Approaches and Methods in the Study of Narrative
- The principal objective of the course is to equip students with a broad range of systematically organized tools for thinking about, understanding, analyzing, and applying narrative theory in and beyond their graduate school experience.
- On completion of the course, students are not only aware of distinctive schools of “classical” and “postclassical” narratologies but also able to parse and transcribe all kinds of storyworlds across the arts and cultures.
- Students define core concepts in the history and theory of narrative studies and apply them to specific narratives in various media.
- Students list, compare, and critically evaluate a variety of methods and theoretical concepts in contemporary narratology.
- Students produce theoretically informed readings of specific narratives and communicate them efficiently to an audience.
- Students reflect on and articulate the pivotal significance of narrative in human life, literature, and culture.
- Core Concepts in Narrative Theory
- The Toolkit of Classical Narratology
- Approaches and Subjects in Postclassical Narratologies
- SummaryOnce during the course, each student writes a one- or two-page summary of an article of book chapter in narratology, which is then to be presented in class according to the schedule set right after the first lecture. The student emails the summary to the course instructor for assessment the day before the seminar presentation.
- PresentationAfter the first lecture, students sign up to make one seminar presentation each within the course duration. In 15-min talks, student introduce a theoretical text to class and lead in a 10-min follow-up discussion.
- TestThe test is conducted in class, during the final seminar, under the course instructor’s supervision. It lasts 15 minutes. Each student receives 5 random narratological terms to briefly define in writing.
- Essay (Exam)At the end of the course, students write a 7-8-pg research paper (Times New Roman 12 pt. double-spaced) analyzing narrative artefacts in the light of the concepts and theories covered in the course.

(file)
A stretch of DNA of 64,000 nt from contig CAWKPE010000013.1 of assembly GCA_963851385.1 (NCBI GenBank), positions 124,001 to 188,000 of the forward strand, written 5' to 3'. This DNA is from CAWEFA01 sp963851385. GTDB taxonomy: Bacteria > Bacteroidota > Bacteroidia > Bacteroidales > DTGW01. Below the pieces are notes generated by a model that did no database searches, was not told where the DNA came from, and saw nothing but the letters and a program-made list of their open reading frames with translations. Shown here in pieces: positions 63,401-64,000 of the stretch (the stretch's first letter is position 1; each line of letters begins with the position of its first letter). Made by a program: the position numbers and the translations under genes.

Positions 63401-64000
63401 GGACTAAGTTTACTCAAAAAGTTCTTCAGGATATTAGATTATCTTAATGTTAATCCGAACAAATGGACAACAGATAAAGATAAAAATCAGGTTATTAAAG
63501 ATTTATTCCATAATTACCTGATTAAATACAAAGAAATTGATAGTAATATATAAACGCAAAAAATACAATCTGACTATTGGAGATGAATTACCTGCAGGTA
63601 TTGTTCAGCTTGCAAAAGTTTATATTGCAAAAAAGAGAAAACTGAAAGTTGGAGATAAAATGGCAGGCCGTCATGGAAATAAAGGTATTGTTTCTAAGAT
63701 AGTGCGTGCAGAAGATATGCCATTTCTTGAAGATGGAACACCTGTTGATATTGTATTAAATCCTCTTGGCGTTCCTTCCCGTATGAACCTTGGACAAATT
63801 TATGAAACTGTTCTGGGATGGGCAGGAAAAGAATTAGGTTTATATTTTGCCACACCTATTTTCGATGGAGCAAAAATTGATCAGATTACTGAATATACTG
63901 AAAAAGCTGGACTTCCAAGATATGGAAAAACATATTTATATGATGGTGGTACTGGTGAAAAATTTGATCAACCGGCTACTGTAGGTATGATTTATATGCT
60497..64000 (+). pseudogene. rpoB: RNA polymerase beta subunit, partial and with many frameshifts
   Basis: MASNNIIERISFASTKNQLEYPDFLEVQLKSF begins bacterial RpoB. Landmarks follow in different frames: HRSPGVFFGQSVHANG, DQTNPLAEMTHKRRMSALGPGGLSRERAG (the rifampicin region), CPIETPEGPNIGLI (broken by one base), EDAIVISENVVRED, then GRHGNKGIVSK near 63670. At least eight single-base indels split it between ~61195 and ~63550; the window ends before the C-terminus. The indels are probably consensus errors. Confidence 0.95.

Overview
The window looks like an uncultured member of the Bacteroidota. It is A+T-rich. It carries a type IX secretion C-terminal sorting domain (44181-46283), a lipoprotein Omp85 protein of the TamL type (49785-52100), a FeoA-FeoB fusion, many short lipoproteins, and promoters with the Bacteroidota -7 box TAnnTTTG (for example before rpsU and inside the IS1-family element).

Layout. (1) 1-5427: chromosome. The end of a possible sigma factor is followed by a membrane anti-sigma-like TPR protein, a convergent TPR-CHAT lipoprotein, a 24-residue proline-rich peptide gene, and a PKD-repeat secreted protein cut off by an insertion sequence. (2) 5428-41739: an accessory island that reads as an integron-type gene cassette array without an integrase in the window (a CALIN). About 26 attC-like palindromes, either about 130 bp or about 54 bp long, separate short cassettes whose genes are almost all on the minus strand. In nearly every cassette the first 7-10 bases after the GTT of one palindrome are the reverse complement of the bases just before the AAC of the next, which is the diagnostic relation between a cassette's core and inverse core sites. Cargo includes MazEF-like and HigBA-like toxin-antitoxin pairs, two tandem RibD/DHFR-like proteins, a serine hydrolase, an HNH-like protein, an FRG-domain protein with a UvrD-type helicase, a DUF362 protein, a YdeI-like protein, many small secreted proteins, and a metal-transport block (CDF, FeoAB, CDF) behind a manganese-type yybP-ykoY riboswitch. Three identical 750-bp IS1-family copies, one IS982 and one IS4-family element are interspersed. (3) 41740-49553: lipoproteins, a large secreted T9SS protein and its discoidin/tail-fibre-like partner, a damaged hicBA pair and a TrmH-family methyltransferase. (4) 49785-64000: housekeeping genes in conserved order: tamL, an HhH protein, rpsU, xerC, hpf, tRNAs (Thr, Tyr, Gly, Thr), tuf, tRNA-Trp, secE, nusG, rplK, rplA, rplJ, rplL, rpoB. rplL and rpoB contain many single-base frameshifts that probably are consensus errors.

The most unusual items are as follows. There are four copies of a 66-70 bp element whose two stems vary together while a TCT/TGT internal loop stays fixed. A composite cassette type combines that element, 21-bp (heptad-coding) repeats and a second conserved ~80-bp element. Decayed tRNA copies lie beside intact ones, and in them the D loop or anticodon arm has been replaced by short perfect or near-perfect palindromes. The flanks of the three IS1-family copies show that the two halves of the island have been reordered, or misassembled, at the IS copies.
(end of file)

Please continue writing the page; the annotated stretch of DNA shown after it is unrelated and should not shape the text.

- ParticipationAt seminars, students complete various tasks, discuss texts, ask and answer questions, listen to each other’s presentations and generate ideas.
- 2022/2023 4th module0.16 * Summary + 0.29 * Participation + 0.3 * Essay (Exam) + 0.15 * Presentation + 0.1 * Test
- Hühn, P. (2009). Handbook of Narratology. Berlin: De Gruyter. Retrieved from http://search.ebscohost.com/login.aspx?direct=true&site=eds-live&db=edsebk&AN=293649
- Jan Alber, & Monika Fludernik. (2010). Postclassical Narratology : Approaches and Analyses. Ohio State University Press.
- McQuillan, M. (2000). The Narrative Reader. Taylor & Francis Routledge.
- Caleb Wee, S. (2019). Songs of “Experientiality”: Reconsidering the Relationship between Poeticity and Narrativity in Postclassical Narratology. Word & Text: A Journal of Literary Studies & Linguistics, 9, 93–106.
- DAVID HERMAN, JAMES PHELAN, PETER J. RABINOWITZ, BRIAN RICHARDSON, & ROBYN R. WARHOL. (2012). Narrative Theory : Core Concepts and Critical Debates. Ohio State University Press.
- Hansen, P. K., Pier, J., Roussin, P., & Schmid, W. (2017). Emerging Vectors of Narratology. De Gruyter.
- Hogan, P. C. (2011). Affective Narratology : The Emotional Structure of Stories. UNP - Nebraska.
- James Phelan, & Peter J. Rabinowitz. (2005). A Companion to Narrative Theory. Wiley-Blackwell.
- Olson, G. (2011). Current Trends in Narratology. De Gruyter.
- Phelan, J., & Nielsen, H. S. (2017). Why There Are No One-to-One Correspondences among Fictionality, Narrative, and Techniques: A Response to Mari Hatavara and Jarmila Mildorf. Narrative, 25(1), 83–91. https://doi.org/10.1353/nar.2017.0005
- Ryan, M.-L., & Thon, J.-N. (2014). Storyworlds Across Media : Toward a Media-Conscious Narratology. Lincoln: University of Nebraska Press. Retrieved from http://search.ebscohost.com/login.aspx?direct=true&site=eds-live&db=edsebk&AN=780583